Tilda Swinton plays the David Bowie-esque rock superstar Marianne Lane in director Luca Guadagnino's latest film A Bigger Splash — and according to screenwriter David Kajganich, the character was in many ways the actress's own creation.
A loose remake of the little-known 1969 French film La Piscine, A Bigger Splash centers on the fraught character dynamics that emerge when Marianne and her boyfriend Paul (Matthias Schoenaerts) are paid a surprise visit by Marianne's overbearing record producer ex-lover Henry (Ralph Fiennes) and his coquettish daughter Penelope (Dakota Johnson) while vacationing on the Sicilian island known as Pantelleria.
“Originally [Tilda's] character was an actress,” Kajganich told me while promoting the film. “And what she was doing in Pantelleria in the film was basically learning an American accent for a part that she was about to play. And so there was always something built into even the first drafts of the screenplay that was about something conspicuous with her voice. But then when Tilda came on board, she said 'Look, I want to make a suggestion…about possibly moving Marianne from the world of acting into the world of music.'”
Swinton's pitch was, as Kajganich puts it, a “very wild idea,” not only because it changed the character's profession but because it rendered Marianne — who in Kajganich's original scripts had most of the dialogue — near-speechless due to a recent throat surgery.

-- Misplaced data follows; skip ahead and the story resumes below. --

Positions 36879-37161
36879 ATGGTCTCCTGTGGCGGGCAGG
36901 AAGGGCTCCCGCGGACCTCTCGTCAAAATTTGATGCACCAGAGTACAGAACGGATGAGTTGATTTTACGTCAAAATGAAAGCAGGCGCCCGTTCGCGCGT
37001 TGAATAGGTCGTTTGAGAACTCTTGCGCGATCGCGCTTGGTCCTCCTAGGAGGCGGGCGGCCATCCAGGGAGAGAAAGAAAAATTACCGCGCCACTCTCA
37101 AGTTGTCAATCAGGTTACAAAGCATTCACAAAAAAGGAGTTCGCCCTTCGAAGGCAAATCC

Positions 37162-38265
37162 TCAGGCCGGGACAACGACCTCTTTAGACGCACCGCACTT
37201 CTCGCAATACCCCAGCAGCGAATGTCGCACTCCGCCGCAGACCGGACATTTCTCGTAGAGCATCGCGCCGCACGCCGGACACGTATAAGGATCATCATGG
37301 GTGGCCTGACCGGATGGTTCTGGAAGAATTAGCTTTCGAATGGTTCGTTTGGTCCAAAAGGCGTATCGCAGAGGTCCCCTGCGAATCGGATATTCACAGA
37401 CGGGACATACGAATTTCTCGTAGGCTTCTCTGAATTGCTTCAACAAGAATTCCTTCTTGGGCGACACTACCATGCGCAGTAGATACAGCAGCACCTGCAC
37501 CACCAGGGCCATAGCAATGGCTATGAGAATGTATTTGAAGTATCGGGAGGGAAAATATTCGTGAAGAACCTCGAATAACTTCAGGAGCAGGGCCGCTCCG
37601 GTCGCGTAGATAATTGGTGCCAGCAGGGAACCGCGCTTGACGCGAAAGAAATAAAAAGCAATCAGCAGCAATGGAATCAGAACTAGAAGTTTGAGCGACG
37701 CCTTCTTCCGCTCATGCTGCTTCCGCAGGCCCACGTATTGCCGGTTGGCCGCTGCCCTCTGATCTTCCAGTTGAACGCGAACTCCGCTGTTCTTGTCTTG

“It took me a couple of days of thinking it through to realize — not only was it doable, it actually was preferable,” said Kajganich. “Then what we did was, Luca and Tilda and I got together for a week and kinda went through the script and the character and tried to figure out well, if we are only giving her a few lines, and she is this bold kind of performer, sort of this rock musician who has huge world celebrity, but who wants in our film to move towards a more grounded existence with Paul, how do we choose which things she's going to say and why? And of course obviously, we wanted her to say the things that were important for her to say as opposed to important for the audience to hear.
“And so a lot of the lines that she does speak in the film seem at first maybe inconsequential, but part of what's so interesting about having a character who's actually hurting herself by speaking is that every time she does, you know it must be important to her.”
At first watch, the things that Marianne chooses to say (or, more accurately, whisper) seem banal; in one early scene set at an outdoor restaurant, she informs the waiter that she's liked a daiquiri, and it's the first thing we ever hear her speak. But as Kajganich points out, it's no coincidence that Marianne says it not long after the arrival of Henry, who in flashbacks can be seen enabling Marianne's prior substance abuse.
“It communicates so much about how susceptible she is to being pulled into these past behaviors by Harry, and how alarming that is to Paul to hear her waste…a line of dialogue on a line that seems like it's just trivial, but actually it's not at all,” he said. “Which is why the audience I think will lean into whatever Marianne says, because we know what it costs her to say it. It's just a really interesting dynamic to have between an audience and a character.”
A character that — all due respect to Kajgnich — Swinton seems to have played a major role in creating.
A Bigger Splash is in select theaters now.